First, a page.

Blue steak is a natural result of what happens when cows that have the genetic disorder Prussian blue turn out to be Brown Swiss or Jersey cattle. It’s all natural and safe to eat, but it isn’t common because these types of cattle are not raised for beef production in North America.
A similar condition can also occur after beef has been cooked – technically called “brown meat disease.” This is caused by lipid oxidation, where brown metmyoglobin is converted into red oxymyoglobin during cooking processes such as frying or barbecuing.
Yes, it is.
Doctors often tell people who are at risk for the development of heart disease to avoid eating red meat, as production of cholesterol increases with consumption and is a factor in arterial plaque buildup. However, there’s little evidence that moderate amounts of lean beef has negative effects on heart health. Fish might be an even better choice to go back to; two servings a week may protect against mental decline and dementia.
Here’s what I found on the USDA website: These color differences in vacuum-packaged lamb may be evidence of oxidation, but heat pasteurization should have eliminated this possibility.
“Causes of these color changes are not well understood.” And Blue meat is not safe to eat.
The blue color comes from a dye used in the packaging, and not from any spices.
If you want to be on the ‘safe side’, just eat something else!
Yes, it’s actually safe to eat blue steak.
The condition known as methemoglobinemia or the “Blue Baby Syndrome” is not caused by eating blue steak – it occurs due to a genetic P-450 CYP2E1 deficiency in which children with this deficiency have inherited two dysfunctional P450 alleles rather than one that work properly. Children with a functional CYP2E1 enzyme are able to convert oxidized hemoglobin back into reduced hemoglobin and thus excrete unchanged oxygen within the body without developing this syndrome. Blue meat appears blue for other reasons—it turns red because of its iron content, and when mixed with myoglobin (a protein found in muscle), maybe because of an association between sulphhaemoglobin and methaemoglobin.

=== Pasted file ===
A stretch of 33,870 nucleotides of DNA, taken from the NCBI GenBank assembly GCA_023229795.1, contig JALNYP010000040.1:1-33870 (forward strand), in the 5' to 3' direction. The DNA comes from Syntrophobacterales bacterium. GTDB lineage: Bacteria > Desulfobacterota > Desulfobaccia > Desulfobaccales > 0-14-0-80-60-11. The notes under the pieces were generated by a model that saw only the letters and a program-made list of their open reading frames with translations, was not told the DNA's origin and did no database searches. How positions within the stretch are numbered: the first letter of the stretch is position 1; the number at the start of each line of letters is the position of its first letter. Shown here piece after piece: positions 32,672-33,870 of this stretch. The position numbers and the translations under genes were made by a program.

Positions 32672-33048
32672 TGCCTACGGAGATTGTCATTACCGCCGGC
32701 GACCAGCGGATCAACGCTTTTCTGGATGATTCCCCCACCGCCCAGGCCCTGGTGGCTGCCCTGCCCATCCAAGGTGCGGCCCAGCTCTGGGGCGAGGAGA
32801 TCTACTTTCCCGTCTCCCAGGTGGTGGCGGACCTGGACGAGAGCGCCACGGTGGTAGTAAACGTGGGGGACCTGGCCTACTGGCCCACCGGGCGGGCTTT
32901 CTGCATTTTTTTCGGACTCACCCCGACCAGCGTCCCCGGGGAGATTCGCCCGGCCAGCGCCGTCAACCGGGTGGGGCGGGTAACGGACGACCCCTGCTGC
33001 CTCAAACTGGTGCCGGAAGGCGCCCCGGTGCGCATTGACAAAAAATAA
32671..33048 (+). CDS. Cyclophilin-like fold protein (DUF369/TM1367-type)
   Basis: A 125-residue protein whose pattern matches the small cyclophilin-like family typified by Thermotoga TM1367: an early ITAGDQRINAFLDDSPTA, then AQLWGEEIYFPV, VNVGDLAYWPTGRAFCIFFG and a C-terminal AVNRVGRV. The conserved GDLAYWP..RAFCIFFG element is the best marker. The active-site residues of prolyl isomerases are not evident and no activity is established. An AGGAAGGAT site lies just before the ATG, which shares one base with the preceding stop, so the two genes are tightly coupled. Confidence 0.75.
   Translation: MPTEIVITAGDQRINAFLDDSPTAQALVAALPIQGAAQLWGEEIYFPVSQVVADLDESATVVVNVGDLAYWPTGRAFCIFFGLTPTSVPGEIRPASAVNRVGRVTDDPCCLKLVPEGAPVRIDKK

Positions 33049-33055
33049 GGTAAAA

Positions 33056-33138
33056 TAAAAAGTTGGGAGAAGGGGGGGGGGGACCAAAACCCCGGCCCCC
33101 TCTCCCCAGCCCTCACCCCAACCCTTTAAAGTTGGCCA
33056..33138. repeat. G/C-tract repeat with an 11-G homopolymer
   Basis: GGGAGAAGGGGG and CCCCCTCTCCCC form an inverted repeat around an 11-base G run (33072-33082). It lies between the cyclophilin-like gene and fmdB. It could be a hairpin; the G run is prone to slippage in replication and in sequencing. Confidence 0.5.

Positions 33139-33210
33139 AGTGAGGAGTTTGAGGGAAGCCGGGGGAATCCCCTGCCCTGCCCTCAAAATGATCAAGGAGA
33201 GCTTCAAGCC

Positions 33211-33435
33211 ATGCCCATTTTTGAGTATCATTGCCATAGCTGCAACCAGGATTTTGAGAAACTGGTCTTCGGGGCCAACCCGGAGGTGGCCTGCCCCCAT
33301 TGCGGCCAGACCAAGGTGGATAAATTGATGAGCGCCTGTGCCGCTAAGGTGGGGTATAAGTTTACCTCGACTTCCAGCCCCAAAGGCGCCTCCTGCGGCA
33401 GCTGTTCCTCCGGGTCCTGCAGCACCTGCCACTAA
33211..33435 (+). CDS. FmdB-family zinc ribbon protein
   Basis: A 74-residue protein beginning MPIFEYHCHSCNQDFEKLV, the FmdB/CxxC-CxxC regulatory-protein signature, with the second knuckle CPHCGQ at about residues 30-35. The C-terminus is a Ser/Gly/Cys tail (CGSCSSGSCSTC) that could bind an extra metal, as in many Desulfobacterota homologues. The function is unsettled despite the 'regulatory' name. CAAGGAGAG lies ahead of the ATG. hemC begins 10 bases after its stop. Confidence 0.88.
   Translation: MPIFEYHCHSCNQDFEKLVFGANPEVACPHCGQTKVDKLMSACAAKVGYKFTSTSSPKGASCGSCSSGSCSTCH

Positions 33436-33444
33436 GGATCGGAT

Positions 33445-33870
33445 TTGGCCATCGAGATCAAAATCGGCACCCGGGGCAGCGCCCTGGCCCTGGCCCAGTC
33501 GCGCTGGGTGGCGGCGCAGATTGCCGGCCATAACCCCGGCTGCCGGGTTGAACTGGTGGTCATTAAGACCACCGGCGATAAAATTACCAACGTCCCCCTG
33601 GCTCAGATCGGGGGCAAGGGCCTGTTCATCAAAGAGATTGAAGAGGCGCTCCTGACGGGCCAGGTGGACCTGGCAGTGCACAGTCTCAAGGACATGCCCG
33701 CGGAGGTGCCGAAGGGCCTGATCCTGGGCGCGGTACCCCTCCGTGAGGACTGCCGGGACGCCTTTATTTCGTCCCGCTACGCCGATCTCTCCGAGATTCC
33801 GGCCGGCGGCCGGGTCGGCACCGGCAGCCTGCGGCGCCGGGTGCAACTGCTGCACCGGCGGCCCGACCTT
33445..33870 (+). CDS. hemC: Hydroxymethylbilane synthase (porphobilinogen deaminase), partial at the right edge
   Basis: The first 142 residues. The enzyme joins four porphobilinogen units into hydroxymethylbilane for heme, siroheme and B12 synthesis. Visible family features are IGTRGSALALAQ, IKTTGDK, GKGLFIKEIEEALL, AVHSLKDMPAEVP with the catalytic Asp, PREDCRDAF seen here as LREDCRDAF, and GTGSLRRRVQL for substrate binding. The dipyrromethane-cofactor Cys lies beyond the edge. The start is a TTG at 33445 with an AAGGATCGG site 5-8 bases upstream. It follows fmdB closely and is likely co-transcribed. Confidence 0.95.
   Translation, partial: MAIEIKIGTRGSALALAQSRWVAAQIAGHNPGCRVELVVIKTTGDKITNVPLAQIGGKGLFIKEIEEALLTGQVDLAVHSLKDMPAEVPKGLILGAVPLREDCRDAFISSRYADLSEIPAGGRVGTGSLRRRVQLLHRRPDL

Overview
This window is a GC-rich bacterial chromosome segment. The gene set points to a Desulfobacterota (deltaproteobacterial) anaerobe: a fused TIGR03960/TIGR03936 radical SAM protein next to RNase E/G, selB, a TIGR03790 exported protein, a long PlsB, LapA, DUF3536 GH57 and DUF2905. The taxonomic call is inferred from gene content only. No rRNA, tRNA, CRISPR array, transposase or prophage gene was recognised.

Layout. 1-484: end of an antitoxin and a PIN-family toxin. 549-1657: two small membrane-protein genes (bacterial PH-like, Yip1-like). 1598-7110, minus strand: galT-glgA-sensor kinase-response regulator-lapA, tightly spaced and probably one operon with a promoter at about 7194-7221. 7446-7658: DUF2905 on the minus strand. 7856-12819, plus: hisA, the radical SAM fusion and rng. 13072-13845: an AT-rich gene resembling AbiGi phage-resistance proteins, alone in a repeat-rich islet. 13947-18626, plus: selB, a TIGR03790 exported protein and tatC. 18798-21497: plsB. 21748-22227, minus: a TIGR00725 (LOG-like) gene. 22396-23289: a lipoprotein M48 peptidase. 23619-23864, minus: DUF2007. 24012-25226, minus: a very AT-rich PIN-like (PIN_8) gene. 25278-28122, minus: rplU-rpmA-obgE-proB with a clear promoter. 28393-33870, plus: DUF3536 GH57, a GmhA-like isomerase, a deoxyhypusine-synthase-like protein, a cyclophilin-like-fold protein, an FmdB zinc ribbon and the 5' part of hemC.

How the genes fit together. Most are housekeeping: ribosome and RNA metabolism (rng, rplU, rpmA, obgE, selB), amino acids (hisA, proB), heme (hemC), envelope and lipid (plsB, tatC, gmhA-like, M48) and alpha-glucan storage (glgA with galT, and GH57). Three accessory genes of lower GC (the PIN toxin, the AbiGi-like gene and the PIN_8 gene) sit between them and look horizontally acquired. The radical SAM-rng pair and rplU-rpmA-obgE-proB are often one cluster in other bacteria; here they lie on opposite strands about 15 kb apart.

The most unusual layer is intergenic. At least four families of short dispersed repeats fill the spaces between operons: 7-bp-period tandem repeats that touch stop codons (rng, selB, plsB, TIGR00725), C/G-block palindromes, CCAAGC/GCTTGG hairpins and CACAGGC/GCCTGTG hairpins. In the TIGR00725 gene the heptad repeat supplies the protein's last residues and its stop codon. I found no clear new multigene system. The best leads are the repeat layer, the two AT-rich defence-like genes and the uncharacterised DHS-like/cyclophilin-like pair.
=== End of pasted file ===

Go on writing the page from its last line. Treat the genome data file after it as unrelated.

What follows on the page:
In summary, it is safe to eat blue steak as long as you don’t develop methemoglobinemia. If you do develop this condition it can be treated by administering a dose of methylene blue intravenously.
Though, I would recommend never eating raw beef, just in case the “blue baby syndrome” is not the only health concern.
I cannot answer this question as the science of safety is complex and ever evolving, with old theories being disproven and new ones arising in their place. What is safe today, might be dangerous tomorrow and vice versa. That said, I will share what my favorite nutritionist has to say about preparing your steak as he says it tastes better and only uses natural ingredients.
Yes, I think the blue colour is harmless.
Safe to eat as long as you like food that’s either dark gray or black. Otherwise, yeah it doesn’t look particularly appetizing to me 😉
Yes, because it’s the same as eating any other meat and sourcing is important.
The novelty of the situation was what made people take notice but not just to get them excited. However, some folks got sick and that should advise us all to heed the warnings about raw meat safety. Remember that fresh beef is only safe after cooking for several hours at a high temperature rendering it safe from bacteria which might remain in the meat before cooking or subject to cross contamination during processing (the USDA discourages undercooking).
Meat, whether cooked or raw (especially raw), may contain viruses and bacteria such as E. coli that can cause illnesses.